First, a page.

French policy compelled them to return to their own country. This seems neither a wise nor a necessary step, as they were a much superior race to the Moors, Kabyles, and other tribes who have been permitted to remain.

The next class is the Arabs; these are distinguished from the Moors, in that the latter follow traffic, and live in towns, while the former inhabit the tent, and rear flocks and herds. They do not remain in the city at night, but pitch their tents outside the walls, and form a small encampment beyond the Bab-el-Oued gate.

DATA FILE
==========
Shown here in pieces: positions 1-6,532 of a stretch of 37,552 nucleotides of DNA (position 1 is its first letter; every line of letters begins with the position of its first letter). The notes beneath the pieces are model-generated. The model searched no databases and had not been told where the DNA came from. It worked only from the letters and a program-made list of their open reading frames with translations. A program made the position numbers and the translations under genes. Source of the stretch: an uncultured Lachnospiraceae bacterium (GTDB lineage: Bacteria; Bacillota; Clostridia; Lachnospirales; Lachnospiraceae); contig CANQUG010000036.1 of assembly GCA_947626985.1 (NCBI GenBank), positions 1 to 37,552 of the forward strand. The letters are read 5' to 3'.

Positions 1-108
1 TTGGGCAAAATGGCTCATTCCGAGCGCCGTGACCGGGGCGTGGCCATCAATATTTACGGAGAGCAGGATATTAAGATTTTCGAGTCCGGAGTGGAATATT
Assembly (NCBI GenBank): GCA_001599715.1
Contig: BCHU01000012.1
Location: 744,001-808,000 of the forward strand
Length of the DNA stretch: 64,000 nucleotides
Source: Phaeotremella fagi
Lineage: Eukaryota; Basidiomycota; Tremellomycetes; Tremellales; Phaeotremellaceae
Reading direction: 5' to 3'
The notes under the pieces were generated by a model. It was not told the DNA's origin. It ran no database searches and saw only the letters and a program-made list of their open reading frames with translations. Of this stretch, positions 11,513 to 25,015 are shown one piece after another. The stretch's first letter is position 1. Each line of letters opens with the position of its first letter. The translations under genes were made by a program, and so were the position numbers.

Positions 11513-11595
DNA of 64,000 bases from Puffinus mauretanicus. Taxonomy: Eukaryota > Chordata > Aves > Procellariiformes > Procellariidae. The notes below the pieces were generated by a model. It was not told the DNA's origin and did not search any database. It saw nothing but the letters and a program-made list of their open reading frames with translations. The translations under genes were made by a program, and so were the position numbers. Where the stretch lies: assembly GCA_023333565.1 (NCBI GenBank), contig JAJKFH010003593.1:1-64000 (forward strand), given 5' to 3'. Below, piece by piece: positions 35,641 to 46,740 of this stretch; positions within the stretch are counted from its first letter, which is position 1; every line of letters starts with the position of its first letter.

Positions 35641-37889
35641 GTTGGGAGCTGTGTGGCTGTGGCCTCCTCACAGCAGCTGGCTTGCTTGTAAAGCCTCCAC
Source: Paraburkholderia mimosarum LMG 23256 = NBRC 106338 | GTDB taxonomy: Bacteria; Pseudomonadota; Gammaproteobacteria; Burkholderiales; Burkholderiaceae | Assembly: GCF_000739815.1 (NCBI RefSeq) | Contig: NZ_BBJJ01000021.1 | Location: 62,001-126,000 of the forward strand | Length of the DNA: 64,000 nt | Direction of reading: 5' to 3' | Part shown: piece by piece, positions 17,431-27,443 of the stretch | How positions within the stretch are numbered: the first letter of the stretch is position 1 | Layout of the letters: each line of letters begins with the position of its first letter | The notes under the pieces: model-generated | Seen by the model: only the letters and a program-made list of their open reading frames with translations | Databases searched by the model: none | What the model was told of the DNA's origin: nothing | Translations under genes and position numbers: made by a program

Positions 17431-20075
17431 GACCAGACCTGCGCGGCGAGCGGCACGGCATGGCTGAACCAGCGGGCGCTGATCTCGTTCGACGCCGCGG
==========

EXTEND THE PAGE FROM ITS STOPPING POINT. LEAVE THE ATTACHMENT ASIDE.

Many of them are now in the Swauves and Spahees, (the native regiments employed by the French,) and form the most valuable troops in the territory, as was lately proved at the taking of Constantina, combining the activity of desultory Arab warfare with the discipline of European tactics. They are officered by Frenchmen, and although of every shade of colour, the skilful management of their horses and Franco-Turkish costume give them a very martial appearance. The dress consists of very rich scarlet jackets, embroidered with gold, wide blue Turkish breeches, reaching to the knees, long cavalry boots, and white wide turbans—these, with their flowing beards and mustachios, make them have an imposing appearance. The turbans of the officers are composed of volumes of gold-spangled muslin. From their knowledge of the country, the Spahees or infantry make most valuable enterpris